Frontiers of Your Comfort Zone

12.02.2018 |

Episode #7 of the course Easy exercises to upgrade your photography by Tom Ang


Hello, Photographer!

Today, as promised, we have a change of pace. No need to look for things to photograph—just look at your own photographs. Well, for a start anyway.

This exercise is about mapping out your comfort zone, then stretching it a tiny bit at a time. We all tend to stick to certain subjects, just like we tend to stick to certain routes to get to work and to comfortable ways of thinking.

Neuroscientists know now that when we do something again and again, the actions get “burned” into our brain circuits. This makes it easier and easier to repeat the actions. But there’s a side effect: We get uncomfortable if we try to do things in new ways.

That’s not great news for developing your creativity.


Map of Comfort Zone

For today’s exercise, try to do the following:

• Grab a spare piece of paper to write down your five favorite photographic subjects. I’ve left this open ended so you can be as specific as you like—e.g., grasshoppers, Pacific Ocean sharks, etc.—or as general as you like—plants, landforms, etc.

• Rank these 1-5, with higher scores for your favorites.

• Write down your five favorite ways to photograph. Rank these 1-5, with the high score for your most favorite.

• Next, on a new piece of paper, write down your least favorite subjects and least liked ways to photograph. Be specific as you wish—black treacle, middle-aged businessmen—or be as general as you like—portraits or mechanical things, without tripod or with flash, and so on.

• Rank these by dislike, so it’s from 5-1 with 5 most disliked or least liked; 1 means you’re not keen or just don’t mind.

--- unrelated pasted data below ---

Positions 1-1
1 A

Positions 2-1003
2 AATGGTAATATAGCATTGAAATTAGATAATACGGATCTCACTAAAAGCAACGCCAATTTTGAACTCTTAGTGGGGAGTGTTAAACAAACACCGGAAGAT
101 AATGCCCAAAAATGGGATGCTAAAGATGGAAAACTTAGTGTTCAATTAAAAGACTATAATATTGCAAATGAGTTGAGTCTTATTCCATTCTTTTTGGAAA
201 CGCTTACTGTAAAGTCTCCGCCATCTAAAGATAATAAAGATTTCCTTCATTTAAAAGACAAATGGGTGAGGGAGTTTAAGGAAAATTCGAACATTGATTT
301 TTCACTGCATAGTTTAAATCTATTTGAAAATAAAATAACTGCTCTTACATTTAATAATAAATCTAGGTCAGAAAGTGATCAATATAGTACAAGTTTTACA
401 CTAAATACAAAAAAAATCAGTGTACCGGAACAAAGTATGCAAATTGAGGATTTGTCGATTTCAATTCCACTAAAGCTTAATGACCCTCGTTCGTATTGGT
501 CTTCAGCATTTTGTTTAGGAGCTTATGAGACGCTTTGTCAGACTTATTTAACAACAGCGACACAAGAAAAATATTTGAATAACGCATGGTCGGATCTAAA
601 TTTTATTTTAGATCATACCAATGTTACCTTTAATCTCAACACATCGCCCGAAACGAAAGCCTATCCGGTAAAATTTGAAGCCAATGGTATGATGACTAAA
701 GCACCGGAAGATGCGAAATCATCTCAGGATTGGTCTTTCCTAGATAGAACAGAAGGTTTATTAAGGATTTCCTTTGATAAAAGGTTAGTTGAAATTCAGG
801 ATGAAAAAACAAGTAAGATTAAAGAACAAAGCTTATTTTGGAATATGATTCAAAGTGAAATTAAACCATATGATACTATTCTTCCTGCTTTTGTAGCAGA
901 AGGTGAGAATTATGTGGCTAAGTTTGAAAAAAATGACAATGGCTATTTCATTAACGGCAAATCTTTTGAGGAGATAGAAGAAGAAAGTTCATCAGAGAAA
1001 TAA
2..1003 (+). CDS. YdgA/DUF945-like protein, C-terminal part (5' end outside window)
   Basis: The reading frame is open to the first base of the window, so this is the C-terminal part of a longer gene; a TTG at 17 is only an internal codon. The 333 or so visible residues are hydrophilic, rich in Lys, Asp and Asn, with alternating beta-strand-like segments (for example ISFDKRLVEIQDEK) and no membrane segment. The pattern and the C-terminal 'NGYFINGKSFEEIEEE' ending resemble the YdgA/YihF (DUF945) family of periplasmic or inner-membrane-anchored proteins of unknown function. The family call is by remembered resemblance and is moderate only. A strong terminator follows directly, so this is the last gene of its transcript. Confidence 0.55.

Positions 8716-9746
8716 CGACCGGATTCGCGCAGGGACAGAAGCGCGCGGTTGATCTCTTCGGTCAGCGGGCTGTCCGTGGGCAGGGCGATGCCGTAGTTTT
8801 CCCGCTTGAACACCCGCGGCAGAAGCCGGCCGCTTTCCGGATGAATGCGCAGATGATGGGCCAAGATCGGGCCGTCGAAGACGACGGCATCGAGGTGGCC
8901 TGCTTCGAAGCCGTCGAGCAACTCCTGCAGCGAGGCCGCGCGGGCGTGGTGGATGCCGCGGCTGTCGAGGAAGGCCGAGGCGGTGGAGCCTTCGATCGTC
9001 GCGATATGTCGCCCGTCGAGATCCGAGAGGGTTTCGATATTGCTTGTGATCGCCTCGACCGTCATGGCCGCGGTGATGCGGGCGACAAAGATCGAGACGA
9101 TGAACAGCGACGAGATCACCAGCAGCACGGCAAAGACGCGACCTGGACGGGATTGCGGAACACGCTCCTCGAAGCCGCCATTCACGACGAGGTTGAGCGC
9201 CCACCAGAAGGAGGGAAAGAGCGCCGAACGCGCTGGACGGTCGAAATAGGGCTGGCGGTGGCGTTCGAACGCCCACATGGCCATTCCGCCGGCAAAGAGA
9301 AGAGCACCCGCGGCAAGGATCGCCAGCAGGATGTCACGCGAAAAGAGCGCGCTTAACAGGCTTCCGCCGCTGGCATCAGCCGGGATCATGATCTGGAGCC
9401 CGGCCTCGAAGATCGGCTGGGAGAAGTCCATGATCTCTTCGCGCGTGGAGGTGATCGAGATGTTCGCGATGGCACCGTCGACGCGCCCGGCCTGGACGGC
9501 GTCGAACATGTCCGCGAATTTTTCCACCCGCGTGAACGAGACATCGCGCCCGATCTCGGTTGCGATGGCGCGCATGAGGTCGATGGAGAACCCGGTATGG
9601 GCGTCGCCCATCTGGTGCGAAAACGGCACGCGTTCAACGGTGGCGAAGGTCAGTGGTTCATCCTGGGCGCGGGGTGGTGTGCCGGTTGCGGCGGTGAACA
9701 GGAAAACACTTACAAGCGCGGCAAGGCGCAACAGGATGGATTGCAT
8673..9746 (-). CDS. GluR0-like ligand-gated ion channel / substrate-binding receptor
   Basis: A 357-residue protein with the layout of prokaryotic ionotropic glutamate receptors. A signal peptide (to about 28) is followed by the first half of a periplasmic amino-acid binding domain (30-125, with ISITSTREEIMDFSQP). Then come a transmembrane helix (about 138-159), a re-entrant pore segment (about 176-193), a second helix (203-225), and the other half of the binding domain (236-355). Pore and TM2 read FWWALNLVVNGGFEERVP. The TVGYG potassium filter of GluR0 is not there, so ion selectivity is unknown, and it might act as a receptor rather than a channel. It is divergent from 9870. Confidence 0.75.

• Now throw the first page in the trash. You already know what you like, and you already know how to photograph them, right?

• To make it easy, pick the subject you marked 1 on the second list: You don’t care much for it, but it’s not the subject you least like.

You can leave it at that. The list will give you insight into yourself and show you the easiest way to stretch yourself. But you can take it further.



Let’s just imagine that a hugely wealthy businesswoman has heard one of your friends praise your photography. She decides to commission you to shoot her favorite subject (which happens to be the least of your dislikes) and offers an unbelievable fee to shoot for her. To test you out, she wants just one gorgeous image for her. Just one.

She wants to see the picture in one week. Do you refuse? Do you say, “Sorry, Ma’am, I hate shooting that subject.” No, you jolly well do not. You say, “Sure thing, Ma’am. I love shooting that.”

So, for the next week, you will do your best. Work at it. Do it beautifully. Do it thoroughly. After all, what you’re really doing is investing in yourself by stretching yourself.

The images below are from when I had to shoot studio portraits with elaborate lighting—one of my least-liked approaches. I tried to approach it as if I loved shooting this way. It’s not work to remember me by, but I think I made a fair crack at it.

Tomorrow, I share a transformative strategy that can be useful for all aspects of life: predicting the future!

See you!


Recommended book

The Photographer’s Mind: Creative Thinking for Better Digital Photos by Michael Freeman


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